Whenever you join a new industry, company, team, etc … You must do the following …
By doing this, you will both establish & create a “name” / niche for yourself.
This applies to everyone. If there is an exception to this, I would say that depending on one’s skill level and relative competitiveness of the environment [b] they are joining, it may be the case that one will demonstrate this requirement organically without explicit focus. Nevertheless, everyone who establishes themselves and becomes successful in a given environment does this regardless of if they are actively thinking about it.
If you fail to fulfill this requirement, it will be unpleasant for you and those around you. Here is why.
When you’re doing something new (i.e. joining a new industry, company, team, etc.) you’re likely going to need time to get good at it. While you are ramping up and getting good in the new environment, you still need to contribute. How does one manage this balance?
The key is …
People will excuse your weaknesses and shortcomings if they can clearly see the value that you bring.
You can ask a million questions when you’ve established yourself in the new environment. Your peers will be motivated and pleased by your enthusiasm because they know that thier investment will pay off in the future by your contributions. But when you haven’t established yourself, your million questions will not be appreciated. It will feel like a burden to your peers. It will be like an investment they have to make where they know there will not be any returns. No one wins in this situation. Often times, people aren’t well equipped to handle these situations [c].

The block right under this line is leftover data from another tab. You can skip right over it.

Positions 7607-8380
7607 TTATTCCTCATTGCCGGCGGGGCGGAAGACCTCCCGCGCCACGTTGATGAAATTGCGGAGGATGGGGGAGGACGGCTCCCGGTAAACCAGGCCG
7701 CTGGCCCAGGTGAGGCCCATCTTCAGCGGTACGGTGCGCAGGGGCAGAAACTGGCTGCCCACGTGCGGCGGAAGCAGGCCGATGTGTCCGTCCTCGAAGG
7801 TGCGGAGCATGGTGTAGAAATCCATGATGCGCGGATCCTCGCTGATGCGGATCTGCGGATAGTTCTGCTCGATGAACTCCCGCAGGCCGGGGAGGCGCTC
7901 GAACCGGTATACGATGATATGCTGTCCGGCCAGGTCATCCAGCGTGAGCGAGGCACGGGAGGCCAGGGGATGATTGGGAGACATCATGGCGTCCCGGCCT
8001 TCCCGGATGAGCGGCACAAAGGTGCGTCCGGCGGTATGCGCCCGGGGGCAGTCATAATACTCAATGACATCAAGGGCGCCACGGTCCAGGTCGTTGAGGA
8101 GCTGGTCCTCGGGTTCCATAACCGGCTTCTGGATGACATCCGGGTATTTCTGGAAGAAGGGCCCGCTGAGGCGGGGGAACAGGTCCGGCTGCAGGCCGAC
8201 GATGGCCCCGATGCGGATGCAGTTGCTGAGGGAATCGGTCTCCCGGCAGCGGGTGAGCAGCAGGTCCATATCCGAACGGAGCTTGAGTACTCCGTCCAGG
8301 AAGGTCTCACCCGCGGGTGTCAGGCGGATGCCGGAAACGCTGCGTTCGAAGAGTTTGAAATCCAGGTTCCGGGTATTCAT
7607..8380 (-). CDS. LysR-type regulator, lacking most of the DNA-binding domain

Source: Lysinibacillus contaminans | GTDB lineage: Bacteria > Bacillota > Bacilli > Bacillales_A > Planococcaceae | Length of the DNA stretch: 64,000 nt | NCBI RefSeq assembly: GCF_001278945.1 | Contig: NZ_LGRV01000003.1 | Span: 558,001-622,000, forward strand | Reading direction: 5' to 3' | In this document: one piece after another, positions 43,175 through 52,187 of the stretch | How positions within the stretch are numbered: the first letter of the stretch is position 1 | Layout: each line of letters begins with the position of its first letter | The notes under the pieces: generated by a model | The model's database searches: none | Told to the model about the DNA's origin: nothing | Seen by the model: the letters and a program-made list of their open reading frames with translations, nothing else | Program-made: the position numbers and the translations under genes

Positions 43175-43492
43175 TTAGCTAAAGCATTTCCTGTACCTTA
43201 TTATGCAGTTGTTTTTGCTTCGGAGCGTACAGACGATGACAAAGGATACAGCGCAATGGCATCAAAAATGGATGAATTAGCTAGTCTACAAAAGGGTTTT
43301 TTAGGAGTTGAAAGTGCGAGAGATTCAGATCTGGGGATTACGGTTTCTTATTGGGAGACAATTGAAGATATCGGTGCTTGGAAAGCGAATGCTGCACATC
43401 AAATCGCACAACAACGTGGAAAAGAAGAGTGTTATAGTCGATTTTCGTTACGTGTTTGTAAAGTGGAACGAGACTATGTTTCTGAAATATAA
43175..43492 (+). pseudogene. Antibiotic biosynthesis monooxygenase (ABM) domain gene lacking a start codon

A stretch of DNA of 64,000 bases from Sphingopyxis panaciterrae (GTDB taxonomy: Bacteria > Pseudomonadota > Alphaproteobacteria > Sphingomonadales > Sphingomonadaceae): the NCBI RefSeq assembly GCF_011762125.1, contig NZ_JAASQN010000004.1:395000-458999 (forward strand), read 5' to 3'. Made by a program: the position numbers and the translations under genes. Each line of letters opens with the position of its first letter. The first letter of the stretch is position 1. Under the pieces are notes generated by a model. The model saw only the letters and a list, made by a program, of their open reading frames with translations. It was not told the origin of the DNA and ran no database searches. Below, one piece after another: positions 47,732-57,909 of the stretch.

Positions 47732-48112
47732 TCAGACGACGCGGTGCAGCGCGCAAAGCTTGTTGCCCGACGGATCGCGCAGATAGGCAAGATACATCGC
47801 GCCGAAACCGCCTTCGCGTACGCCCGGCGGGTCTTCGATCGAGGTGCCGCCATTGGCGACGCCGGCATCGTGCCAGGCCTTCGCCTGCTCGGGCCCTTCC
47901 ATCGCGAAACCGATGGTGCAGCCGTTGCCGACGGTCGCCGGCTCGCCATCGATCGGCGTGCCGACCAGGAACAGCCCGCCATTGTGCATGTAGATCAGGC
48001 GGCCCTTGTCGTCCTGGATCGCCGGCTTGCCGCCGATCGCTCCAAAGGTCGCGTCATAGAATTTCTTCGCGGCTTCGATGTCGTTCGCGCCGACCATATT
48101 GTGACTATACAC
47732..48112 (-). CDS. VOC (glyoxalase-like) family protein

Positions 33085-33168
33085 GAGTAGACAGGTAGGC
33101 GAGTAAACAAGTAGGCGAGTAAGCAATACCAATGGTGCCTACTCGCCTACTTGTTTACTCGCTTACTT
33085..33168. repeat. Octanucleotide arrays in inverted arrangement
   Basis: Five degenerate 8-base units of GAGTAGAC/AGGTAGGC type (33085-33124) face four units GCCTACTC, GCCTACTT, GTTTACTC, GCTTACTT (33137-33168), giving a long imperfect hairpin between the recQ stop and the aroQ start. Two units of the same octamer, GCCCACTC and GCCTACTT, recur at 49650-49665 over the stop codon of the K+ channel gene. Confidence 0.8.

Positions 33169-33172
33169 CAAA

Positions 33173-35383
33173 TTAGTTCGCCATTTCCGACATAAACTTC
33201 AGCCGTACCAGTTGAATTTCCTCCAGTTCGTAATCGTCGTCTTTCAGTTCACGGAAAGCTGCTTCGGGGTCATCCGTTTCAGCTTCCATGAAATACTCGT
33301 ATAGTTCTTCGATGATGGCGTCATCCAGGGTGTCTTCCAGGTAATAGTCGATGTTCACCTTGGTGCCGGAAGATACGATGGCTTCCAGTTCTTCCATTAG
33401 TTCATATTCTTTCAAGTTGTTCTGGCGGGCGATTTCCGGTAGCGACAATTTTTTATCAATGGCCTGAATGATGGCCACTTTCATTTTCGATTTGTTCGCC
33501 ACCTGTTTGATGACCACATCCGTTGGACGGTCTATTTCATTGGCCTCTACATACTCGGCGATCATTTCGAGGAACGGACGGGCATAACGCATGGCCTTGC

When you fail to establish yourself people will write a narrative for you … more often than not, this narrative will be a negative one.
Don’t allow people to write your narrative.
When you were accepted into the new environment, you demonstrated qualities and skills that were deemed suitable to contribute to the environment’s bottom line. Make sure that you remind everyone of these qualities by explicitly showing your value and strengths as soon as you can.
[b] Competition in this context is not referring necessarily to direct competition with your colleagues; but rather, the overall skill level of those in the environment. The higher the skill level of the average subject, the more “competitive” the environment is.
[c] This applies to both sides (both new and established team members.) Handling perceivied low performance is socially hard. The point of this post is to propose a mindset for onboarding teammembers to positively influence other’s perception of them; thus, “establishing” them in the new environment.